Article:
• INTPs have little appetite for the mundane aspects of life, and may disregard the usual rituals of a relationship. 
  • They are rarely interested in tradition, preferring instead to design a lifestyle that makes sense for the parties involved—even if it looks highly unconventional to other people. 
  • They are tolerant of individual preferences but will rarely do something because they are told they “should.”
  • INTPs tend to analyze the theory behind everything, and may interpret human interactions with the detached logic of a psychological researcher. 
  • They may find others difficult to deal with when they cannot understand the logic behind their behavior. 
  • When things get too emotional, they may retreat to their own world of thoughts and ideas.
  • INTPs want plenty of space in a relationship to explore their own thoughts, ideas, and interests. 
  • They value a partner that appreciates their ingenuity and problem-solving ability, and one that understands their need for autonomy.


  • Helpful and enthusiastically supportive. 
  • They are motivated to understand their partners and to do what pleases them, and are sensitive the the emotions and reactions of their mates.
  • ENFJs make great cheerleaders, and will encourage their partners to develop and explore their potential. 
  • They are engaged and ready to help, and look for opportunities to support their mates in their accomplishments.
  • ENFJ partners want harmony above all else, sometimes at the expense of their own needs. 
  • Conflict is upsetting to ENFJs, and they often avoid it. 
  • ENFJs are very sensitive to criticism and can become highly emotional and even punishing when their feelings are hurt. 
  • However, they have great insight about people, emotions and motivations; they are often able to put this talent to use in resolving things.
  • The ideal mate for an ENFJ appreciates their compassion, support, and dedication to helping others, and makes an effort to understand the ENFJ’s feelings and values.


  • Supportive and guided by a sense of integrity.
  • The INFJ’s interest in human development applies to their mates as well, and they are encouraging of their partner’s dreams, aspirations, and achievements.
  • INFJs want to maintain harmony in their relationships and are highly motivated to resolve conflicts.
  • They tend to be creative problem-solvers and look for the emotional core of an issue to create a meeting of the minds.
  • Although they desire cooperation, they are not willing to go along with an idea that does not feel authentic to them.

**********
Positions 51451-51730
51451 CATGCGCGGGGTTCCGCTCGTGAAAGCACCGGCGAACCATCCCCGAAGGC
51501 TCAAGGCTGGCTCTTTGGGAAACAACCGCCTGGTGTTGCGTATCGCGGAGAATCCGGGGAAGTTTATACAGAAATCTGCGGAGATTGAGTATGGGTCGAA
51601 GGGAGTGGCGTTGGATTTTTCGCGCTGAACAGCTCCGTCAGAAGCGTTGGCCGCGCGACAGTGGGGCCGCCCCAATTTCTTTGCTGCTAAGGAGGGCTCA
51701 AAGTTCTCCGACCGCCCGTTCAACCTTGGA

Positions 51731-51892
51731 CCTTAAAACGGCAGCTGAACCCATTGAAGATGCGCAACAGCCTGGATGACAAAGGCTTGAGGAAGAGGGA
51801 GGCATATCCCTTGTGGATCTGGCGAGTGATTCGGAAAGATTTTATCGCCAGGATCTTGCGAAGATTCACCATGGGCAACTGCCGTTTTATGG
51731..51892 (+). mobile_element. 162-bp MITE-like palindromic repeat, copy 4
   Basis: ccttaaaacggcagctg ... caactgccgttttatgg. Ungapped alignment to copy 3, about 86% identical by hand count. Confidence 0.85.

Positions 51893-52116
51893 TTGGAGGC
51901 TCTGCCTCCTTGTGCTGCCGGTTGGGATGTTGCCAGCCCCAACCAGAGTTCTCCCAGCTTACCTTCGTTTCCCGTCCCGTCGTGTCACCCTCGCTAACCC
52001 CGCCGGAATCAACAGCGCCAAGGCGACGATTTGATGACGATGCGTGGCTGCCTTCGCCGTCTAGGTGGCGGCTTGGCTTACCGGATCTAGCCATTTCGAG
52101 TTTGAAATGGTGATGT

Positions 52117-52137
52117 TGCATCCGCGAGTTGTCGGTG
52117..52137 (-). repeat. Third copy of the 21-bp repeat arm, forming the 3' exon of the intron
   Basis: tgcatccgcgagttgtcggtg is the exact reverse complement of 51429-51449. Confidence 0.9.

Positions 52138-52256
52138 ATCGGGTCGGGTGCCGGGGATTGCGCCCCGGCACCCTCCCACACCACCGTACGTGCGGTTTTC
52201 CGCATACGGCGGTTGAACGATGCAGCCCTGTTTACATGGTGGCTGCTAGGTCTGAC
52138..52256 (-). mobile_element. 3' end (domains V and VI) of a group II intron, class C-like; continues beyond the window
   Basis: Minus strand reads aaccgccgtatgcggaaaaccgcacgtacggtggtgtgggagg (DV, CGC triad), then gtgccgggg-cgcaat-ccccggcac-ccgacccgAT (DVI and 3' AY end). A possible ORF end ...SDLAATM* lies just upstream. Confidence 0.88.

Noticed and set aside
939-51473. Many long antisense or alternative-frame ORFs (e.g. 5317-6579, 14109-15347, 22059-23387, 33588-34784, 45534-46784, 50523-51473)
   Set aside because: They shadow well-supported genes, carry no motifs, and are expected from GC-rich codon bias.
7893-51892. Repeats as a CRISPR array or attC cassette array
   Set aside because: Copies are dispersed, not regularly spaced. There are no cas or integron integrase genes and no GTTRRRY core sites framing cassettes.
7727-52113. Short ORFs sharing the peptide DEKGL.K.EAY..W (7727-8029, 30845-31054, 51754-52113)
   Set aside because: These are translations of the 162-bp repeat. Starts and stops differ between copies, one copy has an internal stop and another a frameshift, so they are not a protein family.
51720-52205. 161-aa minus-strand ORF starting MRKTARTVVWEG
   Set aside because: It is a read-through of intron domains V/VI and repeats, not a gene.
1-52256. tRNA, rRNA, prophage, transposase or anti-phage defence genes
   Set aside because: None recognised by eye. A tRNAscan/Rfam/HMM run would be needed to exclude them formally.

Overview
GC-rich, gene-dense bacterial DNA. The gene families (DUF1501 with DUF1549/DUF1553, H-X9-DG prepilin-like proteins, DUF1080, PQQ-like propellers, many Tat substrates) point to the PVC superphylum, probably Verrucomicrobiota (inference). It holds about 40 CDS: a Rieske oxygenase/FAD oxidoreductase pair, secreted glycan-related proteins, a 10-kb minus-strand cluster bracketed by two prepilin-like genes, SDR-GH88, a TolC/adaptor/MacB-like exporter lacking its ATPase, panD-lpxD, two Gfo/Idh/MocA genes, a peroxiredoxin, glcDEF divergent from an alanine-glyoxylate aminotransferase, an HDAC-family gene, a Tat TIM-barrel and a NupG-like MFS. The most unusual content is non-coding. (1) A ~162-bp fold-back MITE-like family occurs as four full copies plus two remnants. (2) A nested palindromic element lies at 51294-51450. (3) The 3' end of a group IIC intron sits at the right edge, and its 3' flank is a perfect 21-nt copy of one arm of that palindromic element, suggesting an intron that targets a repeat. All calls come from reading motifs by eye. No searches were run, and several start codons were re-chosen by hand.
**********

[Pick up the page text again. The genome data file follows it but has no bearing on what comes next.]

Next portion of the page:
• When it comes to their core values and ethics, they are unwilling to compromise.
  • INFJs want a high degree of intimacy and emotional engagement, and are happiest when they feel they are sharing their innermost thoughts and feelings with their mates.
  • INFJs value a partner who respects their deeply held values and ethics, and one who appreciates their creativity and inspiration.


  • Warm, encouraging, and emotionally engaged. 
  • Connect with others by sharing their feelings and experiences. 
  • They are expressive with their mates and want their mates to share openly with them.
  • ENFPs place great importance on personal development; they encourage their mates to pursue their dreams and want the same encouragement back. 
  • They are accepting of their partners as individuals and are unlikely to pressure their partners into being or doing anything in particular. 
  • On the rare occasion that they object to a mate’s behavior, it’s likely to be because their values have been violated.
  • Although they are quite sensitive, ENFPs can be guarded when it comes to their deepest feelings. 
  • They dislike conflict and are likely to withdraw rather than engage in a difficult discussion. 
  • ENFPs are flexible and supportive, and would rather find a way to connect than butt heads. 
  • They are creative problem-solvers, and can often come up with original ways to compromise.
  • ENFPs can sometimes be unpredictable, as they follow their inspiration wherever it leads. 
  • They can seem unreliable, although they are usually very responsive when a partner is emotionally in need. 
  • The ideal mate for an ENFP supports their creativity and caring for others, and expresses appreciation for the ENFP’s unique qualities openly and often.


  • Nurturing, empathic, and loyal. 
  • Tend to select their friends and partners carefully, looking for a strong bond and congruent values. 
  • They are self-aware and often spiritual.
  • INFPs tend to be open-minded and accepting of another’s behavior and preferences, so long as their core values are not violated. 
  • They support their partners’ individuality, and encourage them to explore their interests and ideas.
  • INFPs look for ways to compromise and accommodate other people, and often have creative solutions to interpersonal problems. 
  • They can be very sensitive, but often keep negative reactions to themselves because they are reluctant to engage in confrontation.
  • Close and harmonious relationships are important to INFPs, although they also need a lot of independent time to think and reflect. 
  • They often want plenty of freedom to express themselves and pursue greater self-awareness. 
  • They value a partner who is committed and loving, yet provides them with the support they need to independently explore the mysteries of life.

(Source: Truity)